Sunday, March 26, 2017

Tom Berry vs Tomorrowland

3/26/2017—I watched two videos/movies this week—the Tom Berry documentary, The Great Story, and the recent movie, Tomorrowland.

Both of them are tremendous stories of hope amid a warning of danger. In both, humans threaten their own existence and in both we are capable of change. Both emphasize story. If humans are enacting a bad story, we will act badly. There needs to be a good story for us to enact.

Readers of this blog know how much I love Tomorrowland. (See below 12/9/2015). I especially love the exchange between Casey and her father:
The underlying theme of the 2015 movie Tomorrowland is that we are succumbing to a mood of despair versus an earlier mood of hopefulness and that this change is itself making things worse. People in despair do not improve their situations.

This theme plays out both expressly and implicitly in the movie. In one exchange, the hero, Casey Newton, repeats to her father a story he has often told her:

Casey Newton: There are two wolves who are always fighting. One is darkness and despair. The other is light and hope. The question is... which wolf wins?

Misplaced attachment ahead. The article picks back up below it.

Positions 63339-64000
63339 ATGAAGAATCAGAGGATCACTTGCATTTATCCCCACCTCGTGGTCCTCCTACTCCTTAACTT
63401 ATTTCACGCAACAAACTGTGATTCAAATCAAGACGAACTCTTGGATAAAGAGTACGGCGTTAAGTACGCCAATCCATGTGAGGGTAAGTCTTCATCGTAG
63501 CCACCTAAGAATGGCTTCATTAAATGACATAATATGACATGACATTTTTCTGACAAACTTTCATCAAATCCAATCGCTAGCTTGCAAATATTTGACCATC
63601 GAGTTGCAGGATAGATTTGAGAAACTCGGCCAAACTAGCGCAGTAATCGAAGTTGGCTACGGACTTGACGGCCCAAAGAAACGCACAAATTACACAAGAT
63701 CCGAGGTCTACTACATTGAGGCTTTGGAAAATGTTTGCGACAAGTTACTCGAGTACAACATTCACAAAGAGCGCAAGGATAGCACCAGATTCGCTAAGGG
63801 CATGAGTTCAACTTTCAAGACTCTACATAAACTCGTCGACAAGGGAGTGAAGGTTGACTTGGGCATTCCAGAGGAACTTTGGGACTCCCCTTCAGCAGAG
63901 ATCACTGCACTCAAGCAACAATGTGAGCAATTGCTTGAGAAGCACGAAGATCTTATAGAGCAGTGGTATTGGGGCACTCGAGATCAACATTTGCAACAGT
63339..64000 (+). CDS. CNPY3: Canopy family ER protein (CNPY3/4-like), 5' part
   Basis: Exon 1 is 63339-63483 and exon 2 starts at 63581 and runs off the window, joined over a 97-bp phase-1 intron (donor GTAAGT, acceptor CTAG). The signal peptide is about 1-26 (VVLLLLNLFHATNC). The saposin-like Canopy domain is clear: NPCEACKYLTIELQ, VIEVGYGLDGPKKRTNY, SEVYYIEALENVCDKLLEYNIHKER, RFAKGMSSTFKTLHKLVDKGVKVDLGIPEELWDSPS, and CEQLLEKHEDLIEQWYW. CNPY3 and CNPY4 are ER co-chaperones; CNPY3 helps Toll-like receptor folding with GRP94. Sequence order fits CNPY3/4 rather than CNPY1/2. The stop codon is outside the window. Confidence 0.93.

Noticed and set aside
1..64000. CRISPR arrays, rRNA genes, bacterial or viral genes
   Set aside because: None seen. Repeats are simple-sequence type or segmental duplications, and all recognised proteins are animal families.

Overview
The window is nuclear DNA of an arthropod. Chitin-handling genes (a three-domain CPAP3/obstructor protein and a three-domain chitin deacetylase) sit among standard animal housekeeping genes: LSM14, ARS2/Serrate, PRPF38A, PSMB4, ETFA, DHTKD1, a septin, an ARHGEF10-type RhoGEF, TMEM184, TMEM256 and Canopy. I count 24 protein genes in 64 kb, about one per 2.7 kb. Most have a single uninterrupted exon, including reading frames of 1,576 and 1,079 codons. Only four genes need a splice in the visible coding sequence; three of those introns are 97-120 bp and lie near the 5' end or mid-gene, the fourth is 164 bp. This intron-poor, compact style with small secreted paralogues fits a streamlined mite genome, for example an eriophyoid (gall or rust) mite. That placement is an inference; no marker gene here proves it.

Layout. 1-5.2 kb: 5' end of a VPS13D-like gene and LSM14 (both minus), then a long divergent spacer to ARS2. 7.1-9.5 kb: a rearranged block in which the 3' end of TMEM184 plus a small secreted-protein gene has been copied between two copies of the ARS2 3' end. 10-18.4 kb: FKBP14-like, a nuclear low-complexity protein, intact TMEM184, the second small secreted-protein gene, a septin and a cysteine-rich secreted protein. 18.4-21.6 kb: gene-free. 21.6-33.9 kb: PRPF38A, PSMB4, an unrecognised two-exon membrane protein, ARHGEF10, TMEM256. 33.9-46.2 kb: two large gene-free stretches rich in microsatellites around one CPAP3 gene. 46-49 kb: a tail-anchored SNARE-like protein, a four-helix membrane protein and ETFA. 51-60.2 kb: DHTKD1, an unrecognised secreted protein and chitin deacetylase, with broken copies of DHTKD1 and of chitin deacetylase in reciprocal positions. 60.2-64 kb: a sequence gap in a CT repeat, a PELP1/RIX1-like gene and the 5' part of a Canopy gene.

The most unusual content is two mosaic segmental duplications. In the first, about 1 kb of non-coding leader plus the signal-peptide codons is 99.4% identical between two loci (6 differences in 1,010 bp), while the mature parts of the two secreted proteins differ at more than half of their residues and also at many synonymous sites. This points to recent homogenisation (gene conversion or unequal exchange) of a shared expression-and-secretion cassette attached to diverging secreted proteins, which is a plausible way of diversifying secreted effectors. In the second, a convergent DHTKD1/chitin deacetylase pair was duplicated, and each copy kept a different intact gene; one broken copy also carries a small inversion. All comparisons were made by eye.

Eddie Newton: The one you feed.
But Berry makes one point that Tomorrowland actually exemplifies. Berry says that Western civilization has a deep rage against nature—against the terms of human life we have been given. This rage leads to an emphasis on millennium, on the idea that history will come to an end and that humans will then live in a kind of post-mortal existence.

For Berry, this is a pipe dream and dangerous. This existence, this natural state we are in, is the state humans will always live in. We can live well, but we will always live here, basically this way. I am drawn to Berry in this way. Hallowed Secularism is a rejection of the millennial air in religion.

Tomorrowland, for all its strengths, needs another place—-Tomorrowland-—in another dimension in which to ground its hope. I did not notice this in 2015, but I saw it better this week because we had just watched Berry in Philosophy of Law.

So, take your pick. You would think that a rapidly secularizing society would want to live in its natural state. But all the vampire movies and so forth suggest otherwise.

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